art : nature : words
Indoor and Outdoor Art Therapist
Indoor and Outdoor Art Therapist
The changes we see in nature during March can be some of the most dramatic of the year and can resonant deeply with our own fascination with transformation. Compelling TV shows treat us to instant transformation – whether that be someone’s house, their appearance or lifestyle. However, Nature has its own celebrities, not least the Hare. March is dating season for the Hare and it’s the period when they let their guard down, racing around open grassland adjacent to arable fields. Although they are usually solitary, you may be lucky enough to see the females boxing with their ardent suitors. The hare is often associated with moon deities and signifies rebirth, resurrection and fertility.
From March onwards the black bowler hats of Tadpoles with their wiggling ribbon-tails, can be found tucked away in sheltered pools and ponds. This is the start of their eleven-week transformation that will see them emerge as hopping frogs. Look up into the trees and you will see neighbourhoods of noisy rooks. Atop their arboreal high-rises they have start their cacophonous breeding (no wonder the collective name for these raucous birds is a Parliament of Rooks).
By the end of the month we are treated to a riot of colour but my favourite is the carpet of brilliant white stars that is the Wood Anemone. We feel the warming sunshine on our faces but the cold wind still nips at our ears and snaps at our fingers. We begin, still on winter’s icy shore but by the end we are standing on the Spring Bank. The air is filled with promise, our senses are stirred as colour returns to the world.
However, whilst the appearance of transformation draws our attention – from nature’s point of view it is only part of the yearly cycle. There is something very seductive about the thought of being transformed into the person you’ve always wanted to be. But I would offer that we are all different and life is about realising our potential - whilst coming to terms with our imperfections.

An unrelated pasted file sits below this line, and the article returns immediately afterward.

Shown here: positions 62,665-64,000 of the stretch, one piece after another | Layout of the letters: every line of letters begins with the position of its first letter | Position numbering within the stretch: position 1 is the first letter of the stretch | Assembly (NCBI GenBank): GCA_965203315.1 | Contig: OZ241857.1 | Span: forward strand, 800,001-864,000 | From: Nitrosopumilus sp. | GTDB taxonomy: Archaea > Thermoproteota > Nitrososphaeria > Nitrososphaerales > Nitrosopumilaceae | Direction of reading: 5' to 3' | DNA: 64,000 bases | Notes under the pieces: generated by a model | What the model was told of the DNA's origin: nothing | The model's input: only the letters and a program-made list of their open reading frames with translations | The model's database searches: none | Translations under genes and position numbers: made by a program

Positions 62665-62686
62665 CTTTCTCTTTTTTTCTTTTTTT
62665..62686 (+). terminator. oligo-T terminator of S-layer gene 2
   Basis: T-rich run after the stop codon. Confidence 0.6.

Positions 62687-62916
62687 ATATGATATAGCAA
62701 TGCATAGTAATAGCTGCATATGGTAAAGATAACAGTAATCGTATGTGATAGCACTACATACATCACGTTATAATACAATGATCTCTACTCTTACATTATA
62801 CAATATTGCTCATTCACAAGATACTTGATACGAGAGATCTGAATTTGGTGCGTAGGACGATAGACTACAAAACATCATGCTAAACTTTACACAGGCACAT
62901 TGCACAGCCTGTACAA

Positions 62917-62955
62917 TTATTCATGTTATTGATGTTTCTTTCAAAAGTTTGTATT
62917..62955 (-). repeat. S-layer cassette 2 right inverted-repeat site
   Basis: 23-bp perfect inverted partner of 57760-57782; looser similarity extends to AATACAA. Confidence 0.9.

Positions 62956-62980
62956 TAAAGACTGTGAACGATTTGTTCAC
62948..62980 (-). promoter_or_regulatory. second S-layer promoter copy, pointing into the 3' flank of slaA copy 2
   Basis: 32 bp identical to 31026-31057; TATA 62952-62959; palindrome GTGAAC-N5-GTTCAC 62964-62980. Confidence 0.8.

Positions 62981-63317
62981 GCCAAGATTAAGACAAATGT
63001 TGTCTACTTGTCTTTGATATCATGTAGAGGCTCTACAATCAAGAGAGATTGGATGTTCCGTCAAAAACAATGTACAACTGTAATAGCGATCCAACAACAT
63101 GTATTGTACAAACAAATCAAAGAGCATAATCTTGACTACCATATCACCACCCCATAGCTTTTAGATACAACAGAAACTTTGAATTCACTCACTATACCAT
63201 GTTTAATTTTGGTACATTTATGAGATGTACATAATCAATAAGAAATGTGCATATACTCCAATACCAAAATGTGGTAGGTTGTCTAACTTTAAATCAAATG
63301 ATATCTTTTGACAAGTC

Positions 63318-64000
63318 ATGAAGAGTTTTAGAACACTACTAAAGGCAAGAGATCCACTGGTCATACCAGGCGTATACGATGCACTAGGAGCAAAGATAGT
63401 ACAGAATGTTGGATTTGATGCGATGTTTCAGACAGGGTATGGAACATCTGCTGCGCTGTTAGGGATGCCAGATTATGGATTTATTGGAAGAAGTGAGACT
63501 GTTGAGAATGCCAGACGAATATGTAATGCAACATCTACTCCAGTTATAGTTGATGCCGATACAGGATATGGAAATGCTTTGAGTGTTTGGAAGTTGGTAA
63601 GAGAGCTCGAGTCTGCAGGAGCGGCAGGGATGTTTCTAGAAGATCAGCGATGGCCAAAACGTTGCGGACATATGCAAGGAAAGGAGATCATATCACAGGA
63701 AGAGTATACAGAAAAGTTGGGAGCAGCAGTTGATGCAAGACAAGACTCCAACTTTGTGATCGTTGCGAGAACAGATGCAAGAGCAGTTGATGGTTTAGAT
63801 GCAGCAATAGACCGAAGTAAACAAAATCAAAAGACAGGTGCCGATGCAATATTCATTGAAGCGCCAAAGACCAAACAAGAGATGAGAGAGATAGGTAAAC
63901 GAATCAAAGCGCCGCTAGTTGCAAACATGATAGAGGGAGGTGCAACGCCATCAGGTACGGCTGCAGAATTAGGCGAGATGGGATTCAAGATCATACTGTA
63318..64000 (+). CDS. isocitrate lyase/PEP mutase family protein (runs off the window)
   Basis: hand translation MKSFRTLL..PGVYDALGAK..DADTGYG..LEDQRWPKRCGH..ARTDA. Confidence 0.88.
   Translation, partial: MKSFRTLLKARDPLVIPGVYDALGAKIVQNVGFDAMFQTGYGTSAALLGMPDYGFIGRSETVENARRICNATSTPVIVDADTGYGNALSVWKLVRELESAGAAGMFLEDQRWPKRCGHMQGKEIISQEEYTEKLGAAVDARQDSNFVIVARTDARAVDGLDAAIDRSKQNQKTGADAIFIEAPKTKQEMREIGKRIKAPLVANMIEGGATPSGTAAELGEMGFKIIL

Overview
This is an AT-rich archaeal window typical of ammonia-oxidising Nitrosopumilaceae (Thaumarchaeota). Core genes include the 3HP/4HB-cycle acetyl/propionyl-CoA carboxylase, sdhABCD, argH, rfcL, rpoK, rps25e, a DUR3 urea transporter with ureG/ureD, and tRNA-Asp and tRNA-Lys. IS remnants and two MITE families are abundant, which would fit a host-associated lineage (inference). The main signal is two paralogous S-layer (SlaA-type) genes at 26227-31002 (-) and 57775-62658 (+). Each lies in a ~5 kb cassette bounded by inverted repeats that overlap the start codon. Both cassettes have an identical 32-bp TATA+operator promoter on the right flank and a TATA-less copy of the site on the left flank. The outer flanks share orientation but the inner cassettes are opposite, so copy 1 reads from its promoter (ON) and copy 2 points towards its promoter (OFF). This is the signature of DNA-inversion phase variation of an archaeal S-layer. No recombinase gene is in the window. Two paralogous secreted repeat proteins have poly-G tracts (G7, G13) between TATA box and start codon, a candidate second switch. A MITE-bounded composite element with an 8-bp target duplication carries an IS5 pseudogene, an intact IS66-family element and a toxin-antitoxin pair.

Up in the mountains, streams begin to flow with movement and life. The water is tantalising, sparkling in the new sun. Yet dip your fingers in and you’ll find it still meltwater-cold. We are tempted to cross but wonder whether it is safe. We only really know what the other bank has in store until we cross over. Standing on the shadowed shore we can peer, fantasise, walk up and down, trying to find the courage to making the leap. How often do we pause on a bridge to look at the stream rushing beneath us, feeling that we are watching life go by? The March equinox is one of the two thresholds of the year, marking the bridge between the dark half of the year and the lighter half. Balancing our own internal light and dark is a life’s work – there can be no light without shadow and vice versa.
For many animals – including ourselves – March marks the end of hibernation. For some people, the month sees their release from the cold grip of Seasonally Affective Disorder. Most butterflies will not wake from hibernation until early March when the first flowers appear, especially catkins which are a vital food source for butterflies so early in the year. There is something delicate yet robust about butterflies. They are a reminder that we may be stronger than we give ourselves credit. But often our emotional resources are frozen along with the aspects of ourselves we’d rather not look at. We may be frozen by our own guilt, shame or fear. However, strength can come through using love – for ourselves, for others, rather than our darker emotions. It is worth remembering that the softest of shoots have the capacity to push through the hardest of rocks.
The Art of Transformation
Transformation, in part, is about letting go of aspects of ourselves that hinder us and celebrating those facets that enhance our lives. Sometimes engaging with symbolic art making can assist in manifesting change.
You are invited to find a small stream that resonates with you. Then, find a natural object that represents that which you would wish to leave behind on Winter shore. Next, find or make an object that symbolises something you wish to take forward with you on to Spring’s bank.
Standing on Winter’s bank (it may be the shady side), hold Winter’s object in one hand and Spring’s object in the other. Take a moment to imagine that you are actually holding the two parts of yourself in the respective hand.
When you are ready, drop the Winter object to the ground and traverse the stream carrying only your Spring object. On reaching the sunny Spring bank, cradle the positive object in both hands. Embodying your new self, keep this object safe – it is the promise to yourself to allow transformation in to your life.
When Spring Doesn’t Arrive
In March, tantalizing greenery begins to emerge. Circles of colourful flowers appear, swaying and gossiping together. Our expectation is that we become more sociable with the advent of Spring. However, it may be that we find ourselves stuck in a wintery gloom that is not persuaded to lift. Sometimes looking at what should be a joyful sight further deepens the depression because we cannot engage with the anticipated delight.
Connecting with Nature’s positive energy may be a challenge and we find ourselves consigned to Winter’s icy shore with no bridge in sight. Even if a better life is possible, we may be fearful of taking the necessary steps. It can be hard to let go of the fear that protects us from disappointment, risk letting in the good for fear of having it taken away. However, recognising that we need someone to walk and talk along side us for a while is the first step across the rushing stream. Give yourself the gift of transformation - find someone who is knowledgeable about traversing the psychic terrain you wish to cross.